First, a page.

3 Simple Tips For Handling Group Projects in College

Throughout my years in school there has always been one particular kind of assignment that I absolutely dread: group projects!

You get paired up with other random students in the class, are given an assignment and somehow expected to work together to get the job done. You have to not only work together to finish the project, but you have to work together to split up duties and schedule times to meet up. It can be a real pain and a major factor of stress.

Group projects become even more difficult in college since everyone’s school schedules are different and everyone has jobs and other responsibilities to attend to. Personally, group projects have been even more tiring for me since I commute 2 hours to my college. Overtime I have had my fair share of conflicting schedules, hard to work with partners and plenty of other downfalls.

Okay, so I may have made group projects appear to be near impossible to deal with. However, throughout my experiences I have found great ways to ease the pain and make the situation less stressful.

#1 Exchange Info

Everyone in the group should pull out a piece of paper and get these pieces of information from their group members. This is a vital step in making group projects run smoothly.

  • Names. This seems obvious, but getting everyone’s first and last name is important.
  • Email. Everyone has one. They are an essential part of college. This will make communication easier and quicker.
  • Phone. Texting/phone calls are the easiest ways to get a hold of others if you are out an about.

 #2 Organize Duties

  • Take the Lead. If everyone is just sitting there staring at each other and no one else has taken the lead, take it yourself. Leadership is important when it comes to group projects and not all groups are going to have someone willing to take it on. Be proactive, and take the project by the horns. You may feel like taking leadership only hands more work to yourself, but in the long run it will make life a lot easier. Trust me!
  • Create an Outline. One thing I like to do if I end up taking leadership is creating an outline of the project. I will usually do it as soon as possible, email it out to the group and see what they all think. Most of the time a group project can be divided into equal roles or sections where each person is given a certain part to take on. I will usually start by asking everyone what they would be interested in doing. If they don’t care, I’ll just assign them a section. The way to avoid feeling like a control freak is by asking them if they are okay with their duties. At first I found it difficult to tell people what to do, but it’s truly the only way to get organized if they won’t tell you. Just be friendly and nice about it.
  • Plan a Meeting Time (if possible). This is probably the number one most difficult part to deal with. I’ve found situations where it is merely impossible to get every group member together at the same time to work on a project. Depending on the project, there are many instances where you may not need to meet up as a group. Splitting up the duties is one thing that makes this possible. Giving everyone a part of the assignment allows each member of the group to do their part on their time. At the end, I will usually have everyone send me their part by a certain time, and I’ll put together the assignment or presentation or whatever the project may be.

If you are, however, successful at setting up a time to meet with everyone well then more power to you! Take advantage of your time. Having an outline will help your meeting flow smoother, faster and allow everyone to be on the same page.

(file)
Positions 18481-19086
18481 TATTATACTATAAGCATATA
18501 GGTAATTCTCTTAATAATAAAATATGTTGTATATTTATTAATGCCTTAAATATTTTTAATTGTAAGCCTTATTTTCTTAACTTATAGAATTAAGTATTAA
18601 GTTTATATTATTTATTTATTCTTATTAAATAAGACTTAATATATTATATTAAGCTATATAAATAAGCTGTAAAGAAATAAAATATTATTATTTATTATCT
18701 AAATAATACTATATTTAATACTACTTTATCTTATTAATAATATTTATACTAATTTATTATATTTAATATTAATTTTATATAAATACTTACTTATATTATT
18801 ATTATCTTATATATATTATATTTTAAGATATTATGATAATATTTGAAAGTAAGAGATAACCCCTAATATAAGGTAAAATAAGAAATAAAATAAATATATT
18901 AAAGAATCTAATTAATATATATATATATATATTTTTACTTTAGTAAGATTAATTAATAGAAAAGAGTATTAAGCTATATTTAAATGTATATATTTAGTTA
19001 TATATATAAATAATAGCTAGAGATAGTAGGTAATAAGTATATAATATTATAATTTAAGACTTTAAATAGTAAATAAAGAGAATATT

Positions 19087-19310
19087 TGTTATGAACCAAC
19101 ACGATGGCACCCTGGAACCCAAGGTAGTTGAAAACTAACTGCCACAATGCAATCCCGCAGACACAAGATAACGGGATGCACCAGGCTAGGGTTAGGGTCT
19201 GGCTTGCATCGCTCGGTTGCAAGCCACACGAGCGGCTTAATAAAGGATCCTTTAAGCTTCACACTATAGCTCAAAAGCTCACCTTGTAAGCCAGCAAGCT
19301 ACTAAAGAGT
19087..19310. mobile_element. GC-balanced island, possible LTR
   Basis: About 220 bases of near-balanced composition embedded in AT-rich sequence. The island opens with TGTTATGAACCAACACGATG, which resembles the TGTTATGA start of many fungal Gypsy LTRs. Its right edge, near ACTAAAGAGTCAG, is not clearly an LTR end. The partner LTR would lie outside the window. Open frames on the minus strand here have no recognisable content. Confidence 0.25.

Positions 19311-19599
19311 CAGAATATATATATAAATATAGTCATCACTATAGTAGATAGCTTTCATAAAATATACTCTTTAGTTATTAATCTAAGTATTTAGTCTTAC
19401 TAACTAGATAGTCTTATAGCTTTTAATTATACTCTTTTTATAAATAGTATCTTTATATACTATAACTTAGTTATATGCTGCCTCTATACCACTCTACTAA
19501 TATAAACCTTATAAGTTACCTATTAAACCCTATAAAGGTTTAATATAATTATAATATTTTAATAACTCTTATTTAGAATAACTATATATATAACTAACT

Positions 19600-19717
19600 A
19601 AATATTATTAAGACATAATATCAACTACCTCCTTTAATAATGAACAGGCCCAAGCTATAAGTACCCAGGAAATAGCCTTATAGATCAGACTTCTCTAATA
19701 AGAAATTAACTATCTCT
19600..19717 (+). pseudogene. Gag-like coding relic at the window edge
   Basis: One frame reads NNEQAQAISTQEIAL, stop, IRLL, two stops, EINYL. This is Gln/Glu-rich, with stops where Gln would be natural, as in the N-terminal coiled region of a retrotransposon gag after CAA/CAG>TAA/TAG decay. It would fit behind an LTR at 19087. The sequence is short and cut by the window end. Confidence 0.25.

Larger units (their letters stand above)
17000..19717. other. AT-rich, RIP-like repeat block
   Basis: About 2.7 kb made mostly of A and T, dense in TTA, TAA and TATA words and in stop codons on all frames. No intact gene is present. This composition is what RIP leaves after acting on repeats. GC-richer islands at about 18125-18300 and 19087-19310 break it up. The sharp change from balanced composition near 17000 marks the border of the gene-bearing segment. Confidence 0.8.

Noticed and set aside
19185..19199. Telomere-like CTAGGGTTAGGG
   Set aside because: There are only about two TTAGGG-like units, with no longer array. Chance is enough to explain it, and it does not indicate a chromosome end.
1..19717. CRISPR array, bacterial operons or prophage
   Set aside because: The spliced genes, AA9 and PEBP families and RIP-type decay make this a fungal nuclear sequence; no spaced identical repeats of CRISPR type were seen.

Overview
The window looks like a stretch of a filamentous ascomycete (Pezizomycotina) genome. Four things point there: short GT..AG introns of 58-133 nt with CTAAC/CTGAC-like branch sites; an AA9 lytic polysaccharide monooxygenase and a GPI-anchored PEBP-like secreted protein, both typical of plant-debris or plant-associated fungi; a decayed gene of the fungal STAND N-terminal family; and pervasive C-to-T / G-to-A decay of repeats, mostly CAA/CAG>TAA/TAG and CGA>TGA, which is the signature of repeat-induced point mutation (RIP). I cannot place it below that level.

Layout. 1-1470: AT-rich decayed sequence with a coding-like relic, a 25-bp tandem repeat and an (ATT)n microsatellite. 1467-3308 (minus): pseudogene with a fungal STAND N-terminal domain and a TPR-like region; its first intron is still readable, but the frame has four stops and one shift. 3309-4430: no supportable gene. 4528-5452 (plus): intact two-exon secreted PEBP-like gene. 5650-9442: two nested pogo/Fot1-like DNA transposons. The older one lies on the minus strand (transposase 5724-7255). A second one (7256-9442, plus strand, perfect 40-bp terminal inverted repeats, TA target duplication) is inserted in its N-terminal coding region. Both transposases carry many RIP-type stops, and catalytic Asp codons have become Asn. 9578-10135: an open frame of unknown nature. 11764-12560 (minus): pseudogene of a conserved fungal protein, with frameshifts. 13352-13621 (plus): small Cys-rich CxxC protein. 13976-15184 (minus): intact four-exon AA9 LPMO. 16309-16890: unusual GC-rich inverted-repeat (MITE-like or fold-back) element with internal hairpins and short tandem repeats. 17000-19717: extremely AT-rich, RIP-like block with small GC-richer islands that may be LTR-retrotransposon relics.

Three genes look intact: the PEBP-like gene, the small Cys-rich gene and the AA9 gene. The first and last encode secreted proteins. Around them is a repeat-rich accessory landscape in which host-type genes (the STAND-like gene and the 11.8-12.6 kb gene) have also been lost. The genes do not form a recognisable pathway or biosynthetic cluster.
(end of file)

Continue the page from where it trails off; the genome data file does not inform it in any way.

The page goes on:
Doing group projects apart from one another is very possible in many situations. If you have that option I highly suggest you take full advantage of it. Communication is key in order to make this work which brings me to number 3…

#3 Use the Internet

  • I believe the number one best way to communicate over the internet is through Skype. 

If you are going to be working separately on the project, Skype is a great way to have group conversations to keep everyone happy and in the know. Skype is easy to use and free to download. I consider it a college essential!

Getting a group of 4 to 5 or even more people together on a specific day at a specific time can stressful. It’s always been hard for me since I’m usually only on campus twice a week and work in my home town all the other days. Everyone else has other projects, assignments, jobs and extracurricular activities as well.

In my experience, it truly isn’t necessary to meet face to face with your group members all the time. With technology such a huge part of our lives these days it would only make sense to take advantage of it.

Just remember: take information and keep thorough communication with everyone in your group.

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Molly Stallman

Molly Stallman

Molly Stallman is a senior at DePaul University working toward an English degree with an emphasis on Creative Writing. She also has a minor in Digital Cinema. Molly especially enjoys spending time with loved ones, listening to music, watching movies/television and playing with her dogs. She also has a passion for antiques, crafts, animals, photography and the great outdoors.

One Response to “3 Simple Tips For Handling Group Projects in College”

  • Carmen Bojanowski

    Carmen Bojanowski on January 2, 2013

    Group projects are always such a hassle, because not everyone utilizes all of these tools! I don’t have a Skype account, and never really thought of making one until I read this. Maybe I’ll make one when the semester starts and it’ll make upcoming group projects that much easier.

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